Protect some copyright. Just the instances of copyright they think should be protected. And i don't know why, but some people always think the complainant is the one in the right. Not the copyright holder who is harmed by malicious or pathetically erroneous takedown notices. They somehow cannot wrap their heads around the fact that this is a harm to copyright and creators, just as infringement and other issues are.

        reply to this | link to this | view in chronology ]

      • icon
        The Wanderer (profile), 24 Nov 2018 @ 5:31am

        Re: Re: OKAY, what "changes need to be made"?

        Copyright infringement is not theft. If it were theft, you could tell me what was stolen from the possession of the original artist—and no, “potential” income does not count.

        Control.

        Copyright says "I have exclusive control over the creation of copies of this". If you create a copy without permission from me, I no longer (can think that I) possess that control. Thus, copyright infringement constitutes theft of control.

        Some of the copyright maximalists may even admit that that's the real focus of their objections to (what they call) piracy.

        Some of them might even extend it further, to "if I don't have the control, then I don't have the copyright, and therefore by (taking away/flouting/ignoring/rejecting) the control you have taken away the copyright, and therefore by creating the copy outside of my control you have stolen the copyright, and therefore it really is theft of copyright after all!".

        That's a twisted line of logic, but I think it may represent the internal "reasoning" (probably largely subconscious or retroactive-justification) behind the examples of "copyright is stealing" which don't just represent having not considered the ways in which physical theft isn't the same as copyright infringement.

        reply to this | link to this | view in chronology ]

        • icon
          That One Guy (profile), 24 Nov 2018 @ 11:42am

          Re: Re: Re: OKAY, what "changes need to be made"?

          Copyright says "I have exclusive control over the creation of copies of this". If you create a copy without permission from me, I no longer (can think that I) possess that control. Thus, copyright infringement constitutes theft of control.

          Which is a stretch of the term 'theft' that would put industrial rubber bands and/or bungee cords to shame.

          As someone else has pointed out recently, there is actually a valid use of 'theft' with regards to copyright, yet infringement isn't it. Instead, it's when people claim to own copyright that isn't their's, such that there's an actual loss of control/profits, and where the ownership over the copyright has actually been 'lost'/attributed to the wrong person, albeit temporarily.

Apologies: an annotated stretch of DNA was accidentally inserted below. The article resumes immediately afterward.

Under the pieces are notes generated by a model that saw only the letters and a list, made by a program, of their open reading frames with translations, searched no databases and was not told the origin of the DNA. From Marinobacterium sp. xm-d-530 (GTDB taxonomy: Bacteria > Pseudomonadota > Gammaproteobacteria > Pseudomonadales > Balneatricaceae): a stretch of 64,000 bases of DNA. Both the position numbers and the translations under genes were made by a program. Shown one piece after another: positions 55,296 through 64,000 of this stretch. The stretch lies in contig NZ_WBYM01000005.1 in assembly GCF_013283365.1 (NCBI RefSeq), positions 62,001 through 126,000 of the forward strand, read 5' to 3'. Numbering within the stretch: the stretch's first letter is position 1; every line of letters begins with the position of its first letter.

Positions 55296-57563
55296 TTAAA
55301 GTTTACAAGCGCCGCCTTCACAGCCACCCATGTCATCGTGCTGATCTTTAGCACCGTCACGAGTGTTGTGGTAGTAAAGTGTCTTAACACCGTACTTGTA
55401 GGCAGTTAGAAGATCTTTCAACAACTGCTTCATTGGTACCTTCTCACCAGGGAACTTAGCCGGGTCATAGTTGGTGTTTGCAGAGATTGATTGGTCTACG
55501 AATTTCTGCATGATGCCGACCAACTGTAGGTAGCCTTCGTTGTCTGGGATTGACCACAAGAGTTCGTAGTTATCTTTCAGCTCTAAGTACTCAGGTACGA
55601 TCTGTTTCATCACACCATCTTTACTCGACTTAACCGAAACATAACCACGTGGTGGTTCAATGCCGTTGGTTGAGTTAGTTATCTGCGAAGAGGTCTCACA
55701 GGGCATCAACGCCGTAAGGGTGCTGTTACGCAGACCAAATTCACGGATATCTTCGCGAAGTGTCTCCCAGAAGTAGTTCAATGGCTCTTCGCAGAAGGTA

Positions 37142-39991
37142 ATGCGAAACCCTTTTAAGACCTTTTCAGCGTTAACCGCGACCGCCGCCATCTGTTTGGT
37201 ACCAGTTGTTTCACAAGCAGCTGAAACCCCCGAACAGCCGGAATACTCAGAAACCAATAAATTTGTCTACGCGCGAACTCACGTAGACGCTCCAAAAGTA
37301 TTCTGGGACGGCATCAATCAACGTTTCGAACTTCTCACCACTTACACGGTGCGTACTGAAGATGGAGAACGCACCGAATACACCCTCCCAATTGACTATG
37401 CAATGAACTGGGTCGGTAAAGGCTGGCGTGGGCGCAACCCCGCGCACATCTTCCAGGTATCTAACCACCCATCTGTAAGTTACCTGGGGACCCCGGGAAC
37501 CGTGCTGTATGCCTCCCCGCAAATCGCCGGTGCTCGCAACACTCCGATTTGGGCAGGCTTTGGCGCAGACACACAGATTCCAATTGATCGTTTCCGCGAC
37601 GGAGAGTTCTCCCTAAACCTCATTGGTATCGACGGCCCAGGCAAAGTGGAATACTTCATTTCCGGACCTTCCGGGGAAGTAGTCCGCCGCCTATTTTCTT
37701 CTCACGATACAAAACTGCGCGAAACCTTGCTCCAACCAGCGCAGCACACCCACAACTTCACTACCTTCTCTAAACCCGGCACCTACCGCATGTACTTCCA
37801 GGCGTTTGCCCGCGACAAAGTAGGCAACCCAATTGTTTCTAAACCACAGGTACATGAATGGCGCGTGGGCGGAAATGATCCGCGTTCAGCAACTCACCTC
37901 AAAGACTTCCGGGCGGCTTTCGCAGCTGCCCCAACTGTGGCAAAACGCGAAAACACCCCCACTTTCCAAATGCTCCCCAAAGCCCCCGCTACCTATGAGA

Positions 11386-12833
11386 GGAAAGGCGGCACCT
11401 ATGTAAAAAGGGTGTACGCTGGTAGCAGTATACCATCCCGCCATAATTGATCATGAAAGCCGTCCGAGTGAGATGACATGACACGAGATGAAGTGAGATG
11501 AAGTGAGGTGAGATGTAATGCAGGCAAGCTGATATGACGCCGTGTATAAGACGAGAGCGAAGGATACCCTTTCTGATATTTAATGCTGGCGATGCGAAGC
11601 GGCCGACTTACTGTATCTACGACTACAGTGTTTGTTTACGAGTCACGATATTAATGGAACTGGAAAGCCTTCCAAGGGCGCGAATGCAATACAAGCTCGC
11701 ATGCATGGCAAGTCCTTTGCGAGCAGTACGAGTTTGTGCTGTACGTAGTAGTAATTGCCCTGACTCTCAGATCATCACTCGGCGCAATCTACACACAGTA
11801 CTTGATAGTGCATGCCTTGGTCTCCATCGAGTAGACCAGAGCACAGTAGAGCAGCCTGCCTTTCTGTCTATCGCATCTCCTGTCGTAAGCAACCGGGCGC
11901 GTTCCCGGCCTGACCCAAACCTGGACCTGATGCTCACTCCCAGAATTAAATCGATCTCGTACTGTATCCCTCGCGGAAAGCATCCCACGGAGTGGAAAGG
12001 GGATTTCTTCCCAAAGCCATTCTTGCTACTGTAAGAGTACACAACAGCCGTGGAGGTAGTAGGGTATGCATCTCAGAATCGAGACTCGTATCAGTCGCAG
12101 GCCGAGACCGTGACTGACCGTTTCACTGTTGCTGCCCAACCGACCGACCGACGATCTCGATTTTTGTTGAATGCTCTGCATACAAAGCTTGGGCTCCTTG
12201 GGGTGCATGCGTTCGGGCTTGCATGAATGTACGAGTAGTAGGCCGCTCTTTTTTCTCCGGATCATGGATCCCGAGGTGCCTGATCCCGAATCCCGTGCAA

Some of them might even extend it further, to "if I don't have the control, then I don't have the copyright, and therefore by (taking away/flouting/ignoring/rejecting) the control you have taken away the copyright, and therefore by creating the copy outside of my control you have stolen the copyright, and therefore it really is theft of copyright after all!".

          An argument you can shoot down simply by pointing out that if they really did have their copyright stolen, such that they no longer have it, then they no longer have any legal rights to the work in question, such that they cannot issue takedowns for it, nor demand compensation for infringing use. Since they can still do that, no matter how much a copyright has been infringed on, it's pretty clear that they still have it.

          'If I don't have total control/ownership then I don't have any control/ownership at all' is a blatant false dichotomy. Just because a copyright has been infringed does not mean they magically lose everything related to it.

          That's a twisted line of logic, but I think it may represent the internal "reasoning" (probably largely subconscious or retroactive-justification) behind the examples of "copyright is stealing" which don't just represent having not considered the ways in which physical theft isn't the same as copyright infringement.

          Pretty sure you're vastly overthinking it, and that for almost all cases the 'copyright is theft!' argument is used either because they've heard it before and are just parroting it, or purely for the emotional impact of using 'theft' instead of 'infringement'.